Occupational Health Services

Occupational safety and health is an area concerned with protecting the safety, health and welfare of people engaged in work or employment. The goals of occupational safety and health programs include fostering a safe and healthy work environment. OSH may also protect co-workers, family members, employers, customers, and many others who might be affected by the workplace environment.

Occupational safety and health can be important for moral, legal, and financial reasons. All organizations have a duty of care to ensure that employees and any other person who may be affected by the companies undertaking remain safe at all times. Moral obligations would involve the protection of employee's lives and health. Legal reasons for OSH practices relate to the preventative, punitive and compensatory effects of laws that protect worker's safety and health. OSH can also reduce employee injury and illness related costs, including medical care, sick leave and disability benefit costs. OSH may involve interactions among many subject areas, including occupational medicine, occupational hygiene, public health, safety engineering, industrial engineering, chemistry, health physics, industrial and organizational psychology, ergonomics, and occupational health psychology.

Since 1950, the International Labour Organization (ILO) and the World Health Organization (WHO) have shared a common definition of occupational health. It was adopted by the Joint ILO/WHO Committee on Occupational Health at its first session in 1950 and revised at its twelfth session in 1995. The definition reads:

"Occupational health should aim at: the promotion and maintenance of the highest degree of physical, mental and social well-being of workers in all occupations; the prevention amongst workers of departures from health caused by their working conditions; the protection of workers in their employment from risks resulting from factors adverse to health; the placing and maintenance of the worker in an occupational environment adapted to his physiological and psychological capabilities; and, to summarize, the adaptation of work to man and of each man to his job.

"The main focus in occupational health is on three different objectives:

  • The maintenance and promotion of workers’ health and working capacity;
  • The improvement of working environment and work to become conducive to safety and health and
  • Development of work organizations and working cultures in a direction which supports health and safety at work and in doing so also promotes a positive social climate and smooth operation and may enhance productivity of the undertakings. The concept of working culture is intended in this context to mean a reflection of the essential value systems adopted by the undertaking concerned. Such a culture is reflected in practice in the managerial systems, personnel policy, principles for participation, training policies and quality management of the undertaking."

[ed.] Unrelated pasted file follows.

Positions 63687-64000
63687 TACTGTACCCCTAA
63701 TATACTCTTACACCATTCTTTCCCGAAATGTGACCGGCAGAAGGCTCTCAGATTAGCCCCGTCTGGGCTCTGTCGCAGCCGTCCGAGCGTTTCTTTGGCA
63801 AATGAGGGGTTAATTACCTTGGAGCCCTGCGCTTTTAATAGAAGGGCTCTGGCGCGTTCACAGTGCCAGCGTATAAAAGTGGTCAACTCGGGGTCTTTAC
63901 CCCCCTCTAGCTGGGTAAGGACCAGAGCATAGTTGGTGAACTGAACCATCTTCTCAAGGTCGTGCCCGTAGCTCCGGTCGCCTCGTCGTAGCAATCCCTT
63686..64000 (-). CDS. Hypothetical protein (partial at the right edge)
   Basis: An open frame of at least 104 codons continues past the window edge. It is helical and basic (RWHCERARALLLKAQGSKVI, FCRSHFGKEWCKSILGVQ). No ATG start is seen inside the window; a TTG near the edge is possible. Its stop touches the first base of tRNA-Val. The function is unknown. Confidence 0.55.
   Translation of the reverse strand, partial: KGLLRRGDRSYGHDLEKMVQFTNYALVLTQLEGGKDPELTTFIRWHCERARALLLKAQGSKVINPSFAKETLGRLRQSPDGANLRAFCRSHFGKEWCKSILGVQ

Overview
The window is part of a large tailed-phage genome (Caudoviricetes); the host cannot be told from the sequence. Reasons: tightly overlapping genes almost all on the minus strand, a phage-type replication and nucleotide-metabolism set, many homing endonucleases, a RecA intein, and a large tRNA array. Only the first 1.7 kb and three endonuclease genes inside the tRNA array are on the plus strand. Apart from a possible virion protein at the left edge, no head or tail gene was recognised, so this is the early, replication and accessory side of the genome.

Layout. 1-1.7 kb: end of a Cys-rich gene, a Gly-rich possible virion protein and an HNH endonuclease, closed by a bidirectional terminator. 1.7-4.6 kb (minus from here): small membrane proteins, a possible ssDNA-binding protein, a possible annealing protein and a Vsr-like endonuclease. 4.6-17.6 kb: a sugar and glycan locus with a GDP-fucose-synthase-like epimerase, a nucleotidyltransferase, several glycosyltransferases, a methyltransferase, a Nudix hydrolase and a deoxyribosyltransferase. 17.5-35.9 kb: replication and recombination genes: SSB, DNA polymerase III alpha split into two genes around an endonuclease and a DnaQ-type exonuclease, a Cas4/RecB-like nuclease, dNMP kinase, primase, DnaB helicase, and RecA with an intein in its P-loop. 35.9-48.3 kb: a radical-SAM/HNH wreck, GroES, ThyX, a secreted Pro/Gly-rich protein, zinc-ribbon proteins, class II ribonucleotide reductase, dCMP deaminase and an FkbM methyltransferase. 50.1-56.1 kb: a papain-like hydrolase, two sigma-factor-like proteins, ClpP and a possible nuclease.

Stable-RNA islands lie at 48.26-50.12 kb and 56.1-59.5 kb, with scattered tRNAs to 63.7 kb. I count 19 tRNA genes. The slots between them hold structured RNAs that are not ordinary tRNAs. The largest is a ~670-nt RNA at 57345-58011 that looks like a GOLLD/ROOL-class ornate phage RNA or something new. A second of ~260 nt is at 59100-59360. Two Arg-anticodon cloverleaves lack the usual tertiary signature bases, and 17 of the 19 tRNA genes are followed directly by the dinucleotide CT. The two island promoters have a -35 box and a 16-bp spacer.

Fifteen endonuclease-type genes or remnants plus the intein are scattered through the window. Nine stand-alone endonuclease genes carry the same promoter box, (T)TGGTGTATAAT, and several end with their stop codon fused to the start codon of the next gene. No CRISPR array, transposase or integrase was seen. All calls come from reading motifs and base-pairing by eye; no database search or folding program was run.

According to The Gujarat Factories Rules, 1963; 68-T

  • Workers employed in a 'hazardous process' shall be medically examined by a qualified medical practitioner hereinafter referred to as Factory Medical Officer, in the following manner:
    • Once before employment, to ascertain physical fitness of the person to do the particular job.
    • Once in a period of 6 months, to ascertain the health status of all the workers in respect of occupational health hazards to which they are exposed: and in cases where in the opinion of the Factory Medical Officer it is necessary to do so at a shorter interval in respect of any workers.
    • The details of pre-employment and periodical medical exam, carried out as aforesaid shall be recorded in the Register in Form No. 32.
  • No person shall be employed for the first time without a certificate of fitness in Form No. 33 granted by the Factory Medical Officer. If the Factory Medical Officer declare a person unfit for being employed in any process covered under sub-rule (1), such a person shall have the right to appeal to the Inspector who shall refer the matter to the Certifying Surgeon whose opinion shall be final in this regard. If the Inspector is also a Certifying Surgeon, he may dispose of the application himself.
  • Any findings of the Factory Medical Officer revealing any abnormality or unsuitability of any person employed in the process shall immediately be reported to the certifying Surgeon who shall in turn, examine the concerned worker and communicate his findings to the occupier within 30 days. If the Certifying Surgeon is of the opinion that the worker so examined is required to be taken away from the process for health protection, he will direct the occupier accordingly, who shall not employ the said workers in the same process. However, the worker so taken away shall be provided with alternate placement unless he is in the opinion of the Certifying Surgeon, fully incapacitated in which case the worker affected shall be suitably rehabilitated.
  • A Certifying Surgeon on his own motion or on a reference from an Inspector may conduct medical examination of a worker to ascertain the suitability of his employment in a hazardous process or for ascertaining his health status the opinion of the Certifying Surgeon in such a case shall be final. The fee required for this medical examination shall be paid by the occupier.
  • The worker taken away from employment in any process under sub rule (2) may be employed again in the same process only after obtaining the Fitness Certificate from the Certifying Surgeon and after making entry to that effect In the Health Register.
  • The worker required to undergo Medical Examination under these rules and for any Medical Survey conducted by or on behalf of the Central or the State Government shall not refuse to undergo such a medical examination.